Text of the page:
It’s no secret that making a career change is a major decision. Moms face additional challenges when it’s time to pivot. We have to dig deeper into a potential role and take a look at factors like corporate culture, bias toward mothers and flex-work options.
You may be ready to delve into a new field or role, or be looking to change careers after a pause in your work history. Whatever your unique circumstances, here’s how to make a career change really work for you.
Define your destination
You may know you’re ready for a career change, but you may not know where to start. First, take a few moments to consider why you’re making a career change. Truly understanding these reasons will make it easier to find the role that’s right for you.
Take a minute to make a list of the things you’d like to accomplish by switching to a new career. Be specific. If it’s unhappiness that’s driving you, what is it exactly that you feel is lacking in your current role? What is it about a new career that will change this for you?
This can be as easy as making a quick chart comparing your reasons for changing careers and what you’re looking for in a new career:
5 Steps to successfully changing careers
Now that you’ve identified why you’re changing careers and what your goals are, it’s time to figure out the how. Changing careers doesn’t happen overnight, especially when you’re moving into a brand new industry or role. Focus on taking things one at a time, using these steps to guide your career change.
1. Identify your skills
To nail an interview for a new career, you need to prove you have the skills, not that you’ve done the exact same job before.
Start by considering both your soft skills and your technical skills. Soft skills are the reasons why people enjoy working with you. Technical skills are the tasks you can perform, the software and apps you’ve used, and the processes you’re familiar with.
Repeat after us: If I’ve used it, I know it. As women, we often downplay our skillset, especially if we don’t feel we have achieved mastery of a task. Be confident in your ability to take a quick online tutorial or course and learn more about a specific skill if needed.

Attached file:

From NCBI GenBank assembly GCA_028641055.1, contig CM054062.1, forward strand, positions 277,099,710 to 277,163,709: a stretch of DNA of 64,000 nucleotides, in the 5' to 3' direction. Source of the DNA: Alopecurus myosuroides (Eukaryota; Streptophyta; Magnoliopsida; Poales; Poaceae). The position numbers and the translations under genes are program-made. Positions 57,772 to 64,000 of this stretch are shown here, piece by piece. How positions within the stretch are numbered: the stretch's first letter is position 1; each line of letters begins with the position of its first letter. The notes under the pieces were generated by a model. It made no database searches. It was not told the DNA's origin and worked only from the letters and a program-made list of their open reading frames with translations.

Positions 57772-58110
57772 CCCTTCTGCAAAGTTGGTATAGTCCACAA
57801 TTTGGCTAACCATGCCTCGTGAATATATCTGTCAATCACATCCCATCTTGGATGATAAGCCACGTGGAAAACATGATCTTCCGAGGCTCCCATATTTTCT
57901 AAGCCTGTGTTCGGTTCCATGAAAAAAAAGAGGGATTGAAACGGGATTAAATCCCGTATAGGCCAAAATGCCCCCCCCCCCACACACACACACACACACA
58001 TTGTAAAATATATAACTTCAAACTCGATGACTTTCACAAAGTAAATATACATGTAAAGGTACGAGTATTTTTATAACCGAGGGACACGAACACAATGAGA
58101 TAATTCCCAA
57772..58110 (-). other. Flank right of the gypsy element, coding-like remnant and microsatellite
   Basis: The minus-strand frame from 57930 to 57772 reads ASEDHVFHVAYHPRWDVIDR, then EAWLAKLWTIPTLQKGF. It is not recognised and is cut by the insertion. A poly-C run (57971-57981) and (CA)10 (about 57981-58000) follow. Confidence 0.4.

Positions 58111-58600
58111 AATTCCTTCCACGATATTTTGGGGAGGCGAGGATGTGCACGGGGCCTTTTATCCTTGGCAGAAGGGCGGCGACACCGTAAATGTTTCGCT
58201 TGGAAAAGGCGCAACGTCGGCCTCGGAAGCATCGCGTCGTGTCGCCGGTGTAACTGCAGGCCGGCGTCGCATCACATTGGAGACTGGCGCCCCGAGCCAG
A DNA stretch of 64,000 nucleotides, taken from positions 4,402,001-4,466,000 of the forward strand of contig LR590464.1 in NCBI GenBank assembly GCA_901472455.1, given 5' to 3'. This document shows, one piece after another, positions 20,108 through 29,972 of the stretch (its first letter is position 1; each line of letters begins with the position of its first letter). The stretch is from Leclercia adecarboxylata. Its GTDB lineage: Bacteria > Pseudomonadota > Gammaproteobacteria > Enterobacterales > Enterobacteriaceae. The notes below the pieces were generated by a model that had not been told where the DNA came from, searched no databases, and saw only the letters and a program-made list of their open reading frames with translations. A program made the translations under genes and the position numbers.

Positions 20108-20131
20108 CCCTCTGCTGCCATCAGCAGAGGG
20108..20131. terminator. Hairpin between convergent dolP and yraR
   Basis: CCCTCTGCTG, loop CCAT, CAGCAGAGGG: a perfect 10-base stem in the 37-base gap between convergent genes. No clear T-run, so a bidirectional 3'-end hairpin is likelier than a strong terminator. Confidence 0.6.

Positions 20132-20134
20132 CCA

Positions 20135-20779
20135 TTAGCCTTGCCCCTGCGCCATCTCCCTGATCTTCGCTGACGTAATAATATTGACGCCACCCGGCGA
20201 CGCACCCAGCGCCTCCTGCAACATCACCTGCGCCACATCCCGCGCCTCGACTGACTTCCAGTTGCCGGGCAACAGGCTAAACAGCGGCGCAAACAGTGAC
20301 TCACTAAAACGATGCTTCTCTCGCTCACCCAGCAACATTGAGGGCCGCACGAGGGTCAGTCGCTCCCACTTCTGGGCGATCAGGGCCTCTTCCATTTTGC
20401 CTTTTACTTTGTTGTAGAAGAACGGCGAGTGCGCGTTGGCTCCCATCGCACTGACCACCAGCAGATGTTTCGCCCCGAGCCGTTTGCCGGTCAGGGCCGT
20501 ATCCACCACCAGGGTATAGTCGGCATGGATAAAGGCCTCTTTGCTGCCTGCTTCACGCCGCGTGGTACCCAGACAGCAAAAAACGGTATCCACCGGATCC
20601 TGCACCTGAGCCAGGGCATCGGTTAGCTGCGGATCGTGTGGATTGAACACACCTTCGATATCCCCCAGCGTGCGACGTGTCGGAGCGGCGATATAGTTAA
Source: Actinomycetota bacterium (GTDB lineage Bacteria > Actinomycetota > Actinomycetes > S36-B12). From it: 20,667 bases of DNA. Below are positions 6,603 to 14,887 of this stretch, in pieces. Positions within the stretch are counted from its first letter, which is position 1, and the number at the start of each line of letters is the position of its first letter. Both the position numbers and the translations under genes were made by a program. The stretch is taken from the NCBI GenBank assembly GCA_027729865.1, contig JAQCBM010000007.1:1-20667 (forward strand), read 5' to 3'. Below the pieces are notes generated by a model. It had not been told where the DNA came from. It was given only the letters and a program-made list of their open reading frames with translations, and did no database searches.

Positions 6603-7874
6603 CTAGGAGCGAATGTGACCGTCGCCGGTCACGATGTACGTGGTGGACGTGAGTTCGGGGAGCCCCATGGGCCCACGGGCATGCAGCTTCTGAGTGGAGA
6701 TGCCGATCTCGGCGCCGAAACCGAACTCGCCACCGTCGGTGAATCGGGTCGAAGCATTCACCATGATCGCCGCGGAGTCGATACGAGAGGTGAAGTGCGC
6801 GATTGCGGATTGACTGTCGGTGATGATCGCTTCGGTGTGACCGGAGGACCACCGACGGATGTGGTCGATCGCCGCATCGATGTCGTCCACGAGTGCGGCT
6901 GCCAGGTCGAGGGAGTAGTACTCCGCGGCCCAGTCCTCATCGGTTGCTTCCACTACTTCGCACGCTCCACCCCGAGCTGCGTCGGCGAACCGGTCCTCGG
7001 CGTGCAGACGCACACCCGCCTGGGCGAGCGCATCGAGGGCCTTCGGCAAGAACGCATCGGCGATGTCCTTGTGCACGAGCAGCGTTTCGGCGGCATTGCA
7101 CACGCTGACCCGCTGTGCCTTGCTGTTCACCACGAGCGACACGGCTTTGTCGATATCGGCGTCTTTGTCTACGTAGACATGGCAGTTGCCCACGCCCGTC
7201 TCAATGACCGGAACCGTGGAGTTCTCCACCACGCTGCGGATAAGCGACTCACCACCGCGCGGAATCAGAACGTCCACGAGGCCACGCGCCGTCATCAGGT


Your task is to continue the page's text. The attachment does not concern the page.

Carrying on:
2. Assess the skills for your new career
Now that you know your personal skills, take a look at the skills your dream career requires.
Do this by looking closely at job postings, and take note of the skills that are frequently mentioned. Finding a role that uses many of your current skills makes transitioning to a new career easier. For example, project management applications are used across industries. If you’ve used Asana in a marketing career, you can utilize it in a public service career, too.
3. Close the gap
Compare the list of the skills you have and those you need in your new career. Identify how to learn these skills in the fastest, most economical way possible. Remember that you don’t need 100% mastery, just a basic understanding of the functions and lingo. Consider online classes and tutorials through platforms like Skillshare, LinkedIn Learning and YouTube.
Focus on the top 2 or 3 skills max that could be applied in several different roles you’re interested in.
4. Rev up your resume
Now is a good time to start working on your resume. If you want to explain specifically why you’re making a career pivot, add it to your “About” section in your resume, or save it for your ‘Why Me’ statement or cover letter.
Next, set a goal to have at least one personal interaction a week to learn more about the roles and fields that interest you. These are opportunities to connect with people who may ultimately benefit your job search, too, by providing referrals.
Here are a few tips to network like a pro:
Look for micro-opportunities to network like joining a Twitter chat or attending a local meetup.
Connect with people you know but don’t overlook the second degree connections you have. These often prove more fruitful in opening up opportunities. Search for a job title you’re interested in, and use LinkedIn to see who you are already connected to.
Look for recruiters working with the companies you’re interested in working with and reach out to them.
Make a direct ask to each person for 20 minutes of their time to chat about their experience in the role or industry.
Most importantly, don’t forget to track your progress. Making a list of who you’ll contact and when you’ll follow up with them, for example, keeps you on track. You can also look back and celebrate your progress. Making a career change takes patience and perseverance, but taking a few intentional steps will set you on the right path.